Furthermore, Anderson's categorical leap from economic to "respect and prestige" deprivation in explaining neo-Pentecostal ecstasy leaves his scientific methodology lost somewhere in the shuffle. If anything, the inarticulate "emptiness" experienced by classical and neo-Pentecostals alike demonstrates that the spiritual crisis of modernity knows no class barriers. Moreover, the studies of Luther Gerlach and Virginia Hine have shown that the Pentecostal movement—at least in its present appeal— does not attract only certain socio-economic groups, but rather draws from all ages, all educational backgrounds, all income brackets, and all occupational groups.19 Such observations signal the need to move beyond deprivation and dislocation theories of Pentecostal origins, with their implicit evaluations of maladjustment, to a broader, more complex assessment of the attraction of Pentecostalism which can explain both the appeal to the working poor of classical Pentecostalism and the appeal to the middle and upper class Protestants and Catholics of neo-Pentecostalism. Also, Anderson's use of Troeltsch's "church/sect" model, while adequately explaining the institutionalization and middle class growth of Pentecostalism, is somewhat weakened by the explosion of American religious pluralism in the 1960's. This plethora of diversity wipes away the clear distinction between church and sect.
Despite these weaknesses, Anderson's work remains the springboard for future studies of Pentecostal origins and developments. His work shows that Pentecostalism arose as a mass social movement and as such should be studied with the best sociological technique. Anderson forever links the successes and pitfalls of early Pentecostalism with other contemporary poor people's movements. Beyond this, the recounting of the story of classical Pentecostalism's move from disinherited poverty in industrializing America through the depression years and into middle class respectability following World War II places this often ignored "fringe" group squarely in the middle of the not-so-unique experience of American class development. Anderson's strengths, and failures, demonstrate the need for a cautious blending of detailed sociological analysis and serious consideration of religious ideology and experience. Most significantly, Vision of the Disinherited frees scholars to focus on the uniqueness of Pentecostalism without ever losing footing in the greater American social experience.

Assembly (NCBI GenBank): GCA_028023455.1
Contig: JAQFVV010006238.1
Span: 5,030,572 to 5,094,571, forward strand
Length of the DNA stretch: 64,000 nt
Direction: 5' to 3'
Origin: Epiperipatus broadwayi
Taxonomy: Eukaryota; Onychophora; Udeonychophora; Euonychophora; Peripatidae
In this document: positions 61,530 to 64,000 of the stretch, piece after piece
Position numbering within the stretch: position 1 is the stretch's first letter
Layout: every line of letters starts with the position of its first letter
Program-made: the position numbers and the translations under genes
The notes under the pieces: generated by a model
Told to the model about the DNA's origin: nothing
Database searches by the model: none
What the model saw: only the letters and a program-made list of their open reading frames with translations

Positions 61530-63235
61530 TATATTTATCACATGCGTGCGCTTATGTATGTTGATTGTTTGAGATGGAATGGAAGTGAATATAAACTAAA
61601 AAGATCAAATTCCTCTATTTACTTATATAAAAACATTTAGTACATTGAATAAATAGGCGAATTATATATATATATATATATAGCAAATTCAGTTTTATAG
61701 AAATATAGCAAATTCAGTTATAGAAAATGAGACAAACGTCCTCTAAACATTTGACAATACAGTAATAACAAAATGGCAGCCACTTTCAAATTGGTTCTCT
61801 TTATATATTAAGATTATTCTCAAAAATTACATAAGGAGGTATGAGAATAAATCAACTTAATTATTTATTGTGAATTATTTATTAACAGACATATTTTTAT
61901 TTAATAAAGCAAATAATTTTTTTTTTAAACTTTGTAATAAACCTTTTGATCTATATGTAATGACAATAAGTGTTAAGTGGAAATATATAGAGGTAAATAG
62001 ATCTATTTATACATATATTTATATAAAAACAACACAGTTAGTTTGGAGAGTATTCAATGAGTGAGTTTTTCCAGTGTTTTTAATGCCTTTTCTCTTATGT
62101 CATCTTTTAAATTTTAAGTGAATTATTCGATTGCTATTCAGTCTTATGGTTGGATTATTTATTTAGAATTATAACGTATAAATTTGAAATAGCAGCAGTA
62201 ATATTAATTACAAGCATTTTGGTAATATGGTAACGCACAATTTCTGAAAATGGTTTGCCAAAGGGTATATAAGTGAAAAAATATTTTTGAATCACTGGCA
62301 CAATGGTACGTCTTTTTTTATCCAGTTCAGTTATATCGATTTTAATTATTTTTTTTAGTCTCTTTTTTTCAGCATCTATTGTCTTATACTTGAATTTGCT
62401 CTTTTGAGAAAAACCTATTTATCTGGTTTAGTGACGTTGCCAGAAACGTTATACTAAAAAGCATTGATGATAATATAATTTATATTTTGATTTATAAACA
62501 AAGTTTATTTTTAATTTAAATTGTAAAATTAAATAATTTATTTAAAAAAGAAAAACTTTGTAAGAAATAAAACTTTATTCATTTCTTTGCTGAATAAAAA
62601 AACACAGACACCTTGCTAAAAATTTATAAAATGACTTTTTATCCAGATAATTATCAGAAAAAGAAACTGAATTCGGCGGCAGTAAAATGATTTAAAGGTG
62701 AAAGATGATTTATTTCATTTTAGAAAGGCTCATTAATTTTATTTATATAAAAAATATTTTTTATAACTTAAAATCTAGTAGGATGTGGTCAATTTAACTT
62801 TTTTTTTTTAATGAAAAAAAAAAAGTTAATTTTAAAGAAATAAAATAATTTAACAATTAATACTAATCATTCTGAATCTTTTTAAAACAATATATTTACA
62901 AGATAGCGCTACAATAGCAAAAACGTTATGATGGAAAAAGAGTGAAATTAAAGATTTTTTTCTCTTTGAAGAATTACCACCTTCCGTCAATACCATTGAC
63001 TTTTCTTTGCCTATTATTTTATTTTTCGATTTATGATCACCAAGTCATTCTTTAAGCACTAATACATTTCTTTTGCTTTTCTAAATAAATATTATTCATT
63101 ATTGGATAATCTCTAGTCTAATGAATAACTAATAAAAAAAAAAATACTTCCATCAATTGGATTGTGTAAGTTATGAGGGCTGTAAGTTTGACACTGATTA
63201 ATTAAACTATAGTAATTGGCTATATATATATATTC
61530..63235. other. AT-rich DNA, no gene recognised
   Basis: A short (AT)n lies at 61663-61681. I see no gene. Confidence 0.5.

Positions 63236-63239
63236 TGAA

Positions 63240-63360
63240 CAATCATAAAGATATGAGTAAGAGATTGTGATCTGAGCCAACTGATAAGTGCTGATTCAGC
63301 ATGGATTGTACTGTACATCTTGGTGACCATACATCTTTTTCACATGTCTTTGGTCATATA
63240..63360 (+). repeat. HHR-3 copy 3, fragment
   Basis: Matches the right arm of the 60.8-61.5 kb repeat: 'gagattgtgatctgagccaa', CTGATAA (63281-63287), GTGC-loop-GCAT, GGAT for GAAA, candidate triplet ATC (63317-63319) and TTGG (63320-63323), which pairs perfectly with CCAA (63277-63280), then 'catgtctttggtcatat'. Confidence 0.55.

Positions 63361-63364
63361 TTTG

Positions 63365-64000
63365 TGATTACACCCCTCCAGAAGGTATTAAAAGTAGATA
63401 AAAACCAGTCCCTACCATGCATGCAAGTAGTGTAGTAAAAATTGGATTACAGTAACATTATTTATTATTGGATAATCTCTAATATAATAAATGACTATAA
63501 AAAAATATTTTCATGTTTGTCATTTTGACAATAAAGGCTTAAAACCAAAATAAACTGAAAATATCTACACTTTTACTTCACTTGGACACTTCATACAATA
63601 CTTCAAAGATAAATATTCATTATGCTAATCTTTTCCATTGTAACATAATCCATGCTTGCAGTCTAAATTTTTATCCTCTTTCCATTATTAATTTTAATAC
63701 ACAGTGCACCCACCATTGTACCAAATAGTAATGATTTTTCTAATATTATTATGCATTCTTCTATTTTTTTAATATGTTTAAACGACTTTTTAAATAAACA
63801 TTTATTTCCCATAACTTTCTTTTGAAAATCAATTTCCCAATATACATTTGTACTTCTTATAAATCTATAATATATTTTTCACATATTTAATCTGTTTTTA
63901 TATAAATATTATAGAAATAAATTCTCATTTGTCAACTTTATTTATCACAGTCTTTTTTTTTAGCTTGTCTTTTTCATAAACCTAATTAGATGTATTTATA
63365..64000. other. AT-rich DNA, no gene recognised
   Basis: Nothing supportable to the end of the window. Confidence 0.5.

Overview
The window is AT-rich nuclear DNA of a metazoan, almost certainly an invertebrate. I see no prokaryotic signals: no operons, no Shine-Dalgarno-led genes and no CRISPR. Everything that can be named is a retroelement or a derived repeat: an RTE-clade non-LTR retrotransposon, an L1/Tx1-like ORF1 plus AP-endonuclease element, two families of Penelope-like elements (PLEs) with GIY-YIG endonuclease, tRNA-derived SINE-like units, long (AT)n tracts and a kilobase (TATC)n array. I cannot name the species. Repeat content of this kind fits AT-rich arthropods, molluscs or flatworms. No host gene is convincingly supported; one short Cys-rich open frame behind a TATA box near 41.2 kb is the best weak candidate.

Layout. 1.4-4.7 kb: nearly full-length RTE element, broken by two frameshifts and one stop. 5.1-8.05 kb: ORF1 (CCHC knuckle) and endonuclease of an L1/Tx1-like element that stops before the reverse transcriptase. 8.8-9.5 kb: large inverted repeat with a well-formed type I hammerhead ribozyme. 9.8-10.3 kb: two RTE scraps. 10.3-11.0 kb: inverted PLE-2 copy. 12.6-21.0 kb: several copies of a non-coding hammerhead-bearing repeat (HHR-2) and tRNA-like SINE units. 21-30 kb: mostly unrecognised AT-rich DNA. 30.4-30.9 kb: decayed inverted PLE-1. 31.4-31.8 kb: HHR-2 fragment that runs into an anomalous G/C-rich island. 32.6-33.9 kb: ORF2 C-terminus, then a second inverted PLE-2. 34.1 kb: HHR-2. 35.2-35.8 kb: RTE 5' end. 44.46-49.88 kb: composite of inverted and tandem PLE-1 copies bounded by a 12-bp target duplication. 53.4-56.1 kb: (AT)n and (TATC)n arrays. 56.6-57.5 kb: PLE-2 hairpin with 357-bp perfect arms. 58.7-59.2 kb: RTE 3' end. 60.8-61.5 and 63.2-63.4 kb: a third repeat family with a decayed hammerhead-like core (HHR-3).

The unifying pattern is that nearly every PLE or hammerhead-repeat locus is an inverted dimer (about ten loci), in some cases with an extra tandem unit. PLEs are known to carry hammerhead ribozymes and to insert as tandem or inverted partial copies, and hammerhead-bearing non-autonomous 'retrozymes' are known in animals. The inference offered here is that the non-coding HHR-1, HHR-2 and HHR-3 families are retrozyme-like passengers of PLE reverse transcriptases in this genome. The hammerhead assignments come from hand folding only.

While no social phenomenon is self-explanatory, explanations for the growth and survival of a social movement must be sought in the structure and dynamics of the movement itself as well as in external conditions leading to the movement's existence. Although such factors as deprivation, disorganization, and even psychological maladjustment may have "facilitated" or "enabled" the emergence of Pentecostalism, these factors are inadequate analytical tools if used without reference to the internal structure and processes of the movement.20
18Anderson, Vision, p. 230.
19Luther Gerlach and Virginia H. Hine, People, Power, Change: Movements of Social Transformation (Indiana polis: Bobbs-Merrill, 1970), pp. 2-3.
20Luther Gerlach and Virginia H. Hine, "Five Factors Crucial to the Growth and Spread of a Modern Religious Movement," Journal for the Scientific Study of Religion 7 (1968): 38.